Moravian Karst

The Sedlec Ossuary
The Sedlec Ossuary

We’ve travelled around 190km today and still managed to fit in some bizarre and interesting things. In the interest of research into other cultures our first stop was at the Sedlec Ossuary just down the road from our last nights accommodation in Kutna Hora. We found a smallish chapel in the middle of a cemetery, the interior of which was decorated with the bones of (an estimated) 40000 people. There is even a chandelier made from human bones along with a representation of the coat of arms of the local noble family. And nearby is the Church of the Assumption of Our Lady and Saint John the Baptist, a restored gothic cathedral. As you will have noticed we’re visiting our share of cathedrals but we are still enjoying them, each one is different and they are all beautiful and awe-inspiring.

Three hours on the road followed some of it on small local roads and some on major motorways. The motorways are mostly paved with concrete and older ones have deteriorated badly, especially in the slow or truck lanes, there are often large cracks between sections and often the centre of a section has sunk so the ride is bone jarring, and with a speed limit of 130km/h we were not very comfortable.

In the Punkva Caves
In the Punkva Caves

Our  destination  for the day was the Moravian Karst area north of the city of Brno. The area is riddled with limestone caves and we visited the most popular of them, the Punkva Cave. The tour walks you through a series of natural caves some with excellent formations, stalagmites and tites, and into an enormous cavern open to the sky where, sometime in the past, the roof had caved in. The caves are joined by man made passages but the highlight of the trip was that the second half was through water filled caverns on an electric boat. The whole place was beautifully set up with good lighting, concrete paths and steps with stainless steel handrails but (perhaps because we could not understand the Czech commentary) it all felt a bit like a production line.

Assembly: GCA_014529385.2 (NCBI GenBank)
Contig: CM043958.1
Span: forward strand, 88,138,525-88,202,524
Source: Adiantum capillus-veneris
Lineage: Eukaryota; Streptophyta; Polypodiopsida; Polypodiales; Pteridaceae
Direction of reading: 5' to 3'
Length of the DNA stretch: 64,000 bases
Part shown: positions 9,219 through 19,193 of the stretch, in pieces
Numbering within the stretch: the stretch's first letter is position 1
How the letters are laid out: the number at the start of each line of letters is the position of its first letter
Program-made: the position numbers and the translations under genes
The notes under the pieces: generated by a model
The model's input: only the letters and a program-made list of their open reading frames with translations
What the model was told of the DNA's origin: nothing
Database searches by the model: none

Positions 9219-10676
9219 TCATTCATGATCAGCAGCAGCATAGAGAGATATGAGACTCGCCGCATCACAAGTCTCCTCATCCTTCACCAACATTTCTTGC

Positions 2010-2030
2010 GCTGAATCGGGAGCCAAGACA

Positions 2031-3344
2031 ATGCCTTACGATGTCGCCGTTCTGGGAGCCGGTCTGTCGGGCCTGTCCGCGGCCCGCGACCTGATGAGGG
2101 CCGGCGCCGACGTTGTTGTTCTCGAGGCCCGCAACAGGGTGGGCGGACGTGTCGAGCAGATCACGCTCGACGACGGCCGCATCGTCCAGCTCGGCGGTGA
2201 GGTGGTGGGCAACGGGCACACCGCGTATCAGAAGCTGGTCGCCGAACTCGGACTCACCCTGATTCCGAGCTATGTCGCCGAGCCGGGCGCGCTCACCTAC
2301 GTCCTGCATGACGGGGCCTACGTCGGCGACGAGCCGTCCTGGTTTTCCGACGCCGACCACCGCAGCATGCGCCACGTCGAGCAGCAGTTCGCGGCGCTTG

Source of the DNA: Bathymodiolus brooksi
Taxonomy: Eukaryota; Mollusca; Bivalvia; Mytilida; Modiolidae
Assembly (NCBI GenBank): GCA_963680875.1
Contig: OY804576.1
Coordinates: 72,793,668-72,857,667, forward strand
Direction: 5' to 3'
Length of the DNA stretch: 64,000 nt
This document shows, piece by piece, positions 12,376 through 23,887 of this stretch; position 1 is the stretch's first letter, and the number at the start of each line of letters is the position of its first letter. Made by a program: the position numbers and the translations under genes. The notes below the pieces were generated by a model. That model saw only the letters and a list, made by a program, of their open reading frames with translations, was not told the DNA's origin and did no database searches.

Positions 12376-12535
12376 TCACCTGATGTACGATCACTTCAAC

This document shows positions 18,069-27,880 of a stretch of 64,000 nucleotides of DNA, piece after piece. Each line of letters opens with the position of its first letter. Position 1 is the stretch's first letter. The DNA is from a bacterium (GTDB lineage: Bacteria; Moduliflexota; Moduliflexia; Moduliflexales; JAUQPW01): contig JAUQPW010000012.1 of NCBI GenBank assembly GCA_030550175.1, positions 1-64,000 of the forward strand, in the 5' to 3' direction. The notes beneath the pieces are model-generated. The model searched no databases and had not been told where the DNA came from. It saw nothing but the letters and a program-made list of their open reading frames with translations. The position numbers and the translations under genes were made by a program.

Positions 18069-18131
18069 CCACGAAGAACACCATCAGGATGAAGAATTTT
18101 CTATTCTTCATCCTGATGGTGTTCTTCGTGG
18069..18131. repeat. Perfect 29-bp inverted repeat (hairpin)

2 thoughts on “Moravian Karst

  1. Wow what a trip! You are not just a great artist Quilliam, but a great writer. Your journal entries are so interesting we feel like we are on the trip with you! How creepy the skulls must have been. Very nippy in the mornings back home. Thank goodness for log fires! Best wishes from us both. Viv and Geof

  2. Hi again,
    You are certainly seeing amazing sights. The ossuary is macabre to say the least, but the limestone caves would be great, especially moving thru in the electric boat.
    Make the most of the cathedrals as you won’t have them at home.
    Judith & Ian

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